While I agree that the P of W girder stays look more substantial there arrangement/connection to the fire box crown has differences that will change the loading condition and stress distribution. Another observation is the Prince of Wales boiler appears to have a flat fire box crown (albeit thicker) whereas the D& NY has a curved fire box crown.

There is no question about the integrity of the design but I think it’s interesting to learn more about these girder stay designs. Michael, if you could give me more boiler details I would be interested in doing some analysis. If you send me a PM I will give you my email address.

How much does cutouts in the girder stays help water circulation? How much do they improve steaming?
Thread: Bearing Material
21/12/2011 00:50:13
Hi Alan
Cast Iron bearings with mild steel shafts is a very traditional combination, the graphite in cast iron helps provide lower friction. Cast Iron is also good when used with hardened steel shafts.
Cast iron will tend to 'glaze over' considerably reducing ware.
If you wanted to use bronze then leaded bronze is good with mild steel shafts and lower surface speeds as will be the case with your model. Many other bronzes are more suitable for use with higher surface speeds and hardened shafts such as phosphor bronze grades. Leaded bronze is very easy to machine, the lead content providing free machining qualities.
There would be little point in having a cast iron housing and fitting a bronze sleeve bearing, just stay with the cast iron on its own. Only if the housing is steel for example would you want to fit a cast iron or bronze bearing sleeve.
It won't apply here but FYI most bronzes are not suitable for high loads, the bronze can become deposited on the shaft due to the load, aluminium bronzes with hardened shafts are more suitable for heavy duty applications. Aluminium bronze is difficult to machine.
Thread: Girder crown stays - are they overstressed?
20/12/2011 23:27:42
Hi Stub/Jason
I have subsequently included the cutouts in the girder and cross members. There is no change to the stress levels only some slight changes to the stress distribution as you would expect.
It's best to build up FEA in stages, then you learn more about the application and it makes it easier to resolve any FEA model problems.
Paul, this analysis is indeed a vindication of the original design work.
Seasons greetings and best wishes to everyone for 2013
19/12/2011 12:50:16
I have had some email correspondence with Paul regarding his original post, “Are my boiler stays over stressed”.

To answer his question I carried out an FEA (Finite element analysis) based on the drawings of the Durham traction engine boiler by John Haining. The results are shown below.

The materials are all copper except for the boiler firebox side stays which are specified as bronze.

The analysis confirms that, for the copper crown stays, the stresses at an operating pressure of 90 psi range between 6 and 24 N/mm2 well within the design limit of 26 N/mm2. (3770 psi). This stress is much lower than the 113 N/mm2 (16400 psi) which Paul calculated correctly for a simply supported beam.

The bronze stays have a maximum stress around 50 N/mm2, again well within the material yield strength.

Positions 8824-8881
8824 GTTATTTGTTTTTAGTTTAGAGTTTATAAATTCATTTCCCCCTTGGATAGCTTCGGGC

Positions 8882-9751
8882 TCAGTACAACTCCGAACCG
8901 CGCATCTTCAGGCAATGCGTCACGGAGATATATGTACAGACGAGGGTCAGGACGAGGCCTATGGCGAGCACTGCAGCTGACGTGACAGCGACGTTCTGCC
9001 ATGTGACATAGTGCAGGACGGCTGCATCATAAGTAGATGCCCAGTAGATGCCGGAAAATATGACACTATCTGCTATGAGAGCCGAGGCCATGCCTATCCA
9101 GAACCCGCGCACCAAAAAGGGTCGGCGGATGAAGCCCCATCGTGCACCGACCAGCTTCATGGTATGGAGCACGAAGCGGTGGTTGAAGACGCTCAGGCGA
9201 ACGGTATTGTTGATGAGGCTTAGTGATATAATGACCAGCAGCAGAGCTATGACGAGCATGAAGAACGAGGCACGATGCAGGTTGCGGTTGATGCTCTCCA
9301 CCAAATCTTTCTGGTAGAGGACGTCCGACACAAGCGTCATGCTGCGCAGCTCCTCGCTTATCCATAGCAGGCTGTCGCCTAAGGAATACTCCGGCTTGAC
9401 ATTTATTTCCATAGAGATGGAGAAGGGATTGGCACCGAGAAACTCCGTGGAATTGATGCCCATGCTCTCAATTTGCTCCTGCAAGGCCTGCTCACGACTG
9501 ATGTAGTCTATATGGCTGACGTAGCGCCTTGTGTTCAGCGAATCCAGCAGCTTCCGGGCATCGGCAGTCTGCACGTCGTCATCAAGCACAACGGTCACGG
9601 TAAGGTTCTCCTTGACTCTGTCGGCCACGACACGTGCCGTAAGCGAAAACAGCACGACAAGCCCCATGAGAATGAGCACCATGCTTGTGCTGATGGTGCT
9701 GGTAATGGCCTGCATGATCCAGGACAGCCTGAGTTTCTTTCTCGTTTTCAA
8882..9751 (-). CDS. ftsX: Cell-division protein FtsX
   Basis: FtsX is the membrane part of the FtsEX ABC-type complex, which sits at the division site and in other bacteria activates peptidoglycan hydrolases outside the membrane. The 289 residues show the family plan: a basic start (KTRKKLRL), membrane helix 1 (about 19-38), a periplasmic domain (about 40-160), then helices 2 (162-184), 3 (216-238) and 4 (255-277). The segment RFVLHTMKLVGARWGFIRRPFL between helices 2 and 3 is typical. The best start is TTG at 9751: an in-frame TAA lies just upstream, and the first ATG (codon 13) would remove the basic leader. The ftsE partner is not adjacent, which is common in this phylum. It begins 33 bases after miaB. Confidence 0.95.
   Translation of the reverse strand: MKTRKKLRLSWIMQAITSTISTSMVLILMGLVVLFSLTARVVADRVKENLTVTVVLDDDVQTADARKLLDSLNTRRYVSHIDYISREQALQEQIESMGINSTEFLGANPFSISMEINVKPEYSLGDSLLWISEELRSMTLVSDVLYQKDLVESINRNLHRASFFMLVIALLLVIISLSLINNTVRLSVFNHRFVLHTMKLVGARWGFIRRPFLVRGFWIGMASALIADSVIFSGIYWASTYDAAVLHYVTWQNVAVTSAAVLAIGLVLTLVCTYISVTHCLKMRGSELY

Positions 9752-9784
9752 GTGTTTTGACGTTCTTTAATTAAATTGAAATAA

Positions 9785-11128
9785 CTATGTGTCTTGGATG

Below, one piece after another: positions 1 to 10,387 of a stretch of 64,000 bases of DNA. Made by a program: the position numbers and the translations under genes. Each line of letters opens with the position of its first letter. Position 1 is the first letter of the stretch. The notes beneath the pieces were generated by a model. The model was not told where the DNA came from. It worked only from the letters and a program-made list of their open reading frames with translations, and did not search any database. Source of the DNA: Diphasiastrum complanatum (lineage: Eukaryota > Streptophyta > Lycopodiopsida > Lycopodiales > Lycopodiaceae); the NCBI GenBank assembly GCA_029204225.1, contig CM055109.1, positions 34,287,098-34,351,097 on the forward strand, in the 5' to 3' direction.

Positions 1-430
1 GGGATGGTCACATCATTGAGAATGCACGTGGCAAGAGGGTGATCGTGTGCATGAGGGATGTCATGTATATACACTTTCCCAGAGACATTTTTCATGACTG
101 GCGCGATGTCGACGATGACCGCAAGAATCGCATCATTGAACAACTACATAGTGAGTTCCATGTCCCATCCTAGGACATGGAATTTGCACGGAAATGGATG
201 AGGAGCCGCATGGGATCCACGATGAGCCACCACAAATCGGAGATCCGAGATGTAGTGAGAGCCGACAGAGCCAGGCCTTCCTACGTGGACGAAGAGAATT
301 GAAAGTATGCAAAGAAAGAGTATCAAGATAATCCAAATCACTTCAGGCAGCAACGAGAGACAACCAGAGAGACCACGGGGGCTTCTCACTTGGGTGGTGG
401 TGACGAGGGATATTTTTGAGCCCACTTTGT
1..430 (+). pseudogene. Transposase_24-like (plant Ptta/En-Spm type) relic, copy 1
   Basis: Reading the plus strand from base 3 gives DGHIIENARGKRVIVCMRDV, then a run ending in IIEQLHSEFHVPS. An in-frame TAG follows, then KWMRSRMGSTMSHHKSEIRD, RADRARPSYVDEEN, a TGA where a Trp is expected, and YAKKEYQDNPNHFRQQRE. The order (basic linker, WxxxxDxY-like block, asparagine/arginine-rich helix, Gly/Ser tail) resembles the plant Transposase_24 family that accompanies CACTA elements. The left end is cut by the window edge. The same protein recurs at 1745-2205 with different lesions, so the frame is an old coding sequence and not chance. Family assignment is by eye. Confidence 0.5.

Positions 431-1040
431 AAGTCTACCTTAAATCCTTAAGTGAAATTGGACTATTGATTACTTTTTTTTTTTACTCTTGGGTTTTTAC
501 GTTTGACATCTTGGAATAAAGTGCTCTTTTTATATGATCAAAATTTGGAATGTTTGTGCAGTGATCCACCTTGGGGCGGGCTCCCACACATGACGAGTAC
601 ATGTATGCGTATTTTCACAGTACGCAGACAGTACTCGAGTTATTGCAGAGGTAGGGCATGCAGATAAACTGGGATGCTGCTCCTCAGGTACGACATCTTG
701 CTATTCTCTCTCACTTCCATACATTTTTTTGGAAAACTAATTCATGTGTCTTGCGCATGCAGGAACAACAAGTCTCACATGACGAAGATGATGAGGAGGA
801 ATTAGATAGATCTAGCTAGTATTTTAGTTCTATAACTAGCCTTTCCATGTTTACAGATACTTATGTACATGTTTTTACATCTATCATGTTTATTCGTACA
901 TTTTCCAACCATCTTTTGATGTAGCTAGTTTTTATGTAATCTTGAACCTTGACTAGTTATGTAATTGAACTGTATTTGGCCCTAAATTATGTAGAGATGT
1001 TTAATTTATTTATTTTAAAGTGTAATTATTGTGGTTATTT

This analysis verifies the original designer provided a very sound design which has been demonstrated by the many examples in steam for many years.

Edited By tractionengine42 on 19/12/2011 12:52:30

Thread: Morse Taper Removal
17/12/2011 03:20:22
Here is a simple solution by a Sherline owner.
It's cnc machined but can easily be modified for other machines and convensional manufacture. Does require the spindle to have some extension available though so, in this respect, may not be a universal solution.

Edited By tractionengine42 on 17/12/2011 03:21:26

Thread: Girder crown stays - are they overstressed?
09/12/2011 00:51:43
Paul, if it interests you I can look to do some fea analysis, I will need a copy of your boiler drg. or sketches etc.
FEA does have limitations and results have to be viewed with such limitations in mind. Allot depends opon the users knowlede of the application and skill in preparing the simulation however, it will give a clearer picture. The analysis will be linear, that is it assumes all strain is elastic no account being takes of re-distribution of stress in areas of high stress concentration etc. This can distort results a little.
All I am saying is, it's not the be all and end all but can improve understanding of the application, in that context it can help identitify how and where to make improvements.
If you want to take this further send me a PM.
Thread: Copies of Old Model Engineer magazines on disk?
27/11/2011 02:09:38
Here is a previous post re. ME on CD.
My link does not seem to work, here is the URL:

Edited By tractionengine42 on 27/11/2011 02:11:11

Thread: Vectric 2DCut and Mach3
19/11/2011 12:29:19
Hi ian
I use autodesk inventor for my work so I am able to use this for creating quite a few dxf and stl files for my cnc work. This software allows you to fit text to a curve.
If I can help you with a particular requirement send me a PM and I will see what I can do.
Thread: what does this mean on a drawing
15/11/2011 15:41:11
Here is a useful tolerance chart
hole tolerance
Thread: Scriber
14/10/2011 18:01:31
I have been using a 0.1mm dia x 10 deg carbide engraving cutter, it has half it's dia ground away like a 'D' bit making the point 0.05mm. I have found it provides a good line for locating a center punch and hard wearing, thay are very cheap on ebay, just bought some 5 for 5 pound + 3 pound p&p. They are advertised as PCB engraving cutters
Just to clarify, I am not engraving the line, I am using the engraving cutter as a scriber, The cutter is 1/8" dia, I drilled the end of a 3/8" bar and loctited it in.

Edited By tractionengine42 on 14/10/2011 18:06:20

Thread: Vectric 2DCut and Mach3
12/10/2011 15:29:53
Ha Ha.
You did get me, for a moment I thought it was "back to the CNC" or should that be drawing board

Edited By tractionengine42 on 12/10/2011 15:35:26

Edited By tractionengine42 on 12/10/2011 15:36:45

12/10/2011 14:14:25

1st Vectric 2DCut engrave
2nd Vectric 2DCut - pocket mill
Allchin Front Wheel Hub
Milling cutter 0.2mm x 20 deg engraving cutter, 8000 rpm, 200mm/min max.
23500 lines of code.
A liitle more conventional machine work to do then just need to infill with red enamel and polish

Edited By tractionengine42 on 12/10/2011 14:19:17

Edited By tractionengine42 on 12/10/2011 14:26:21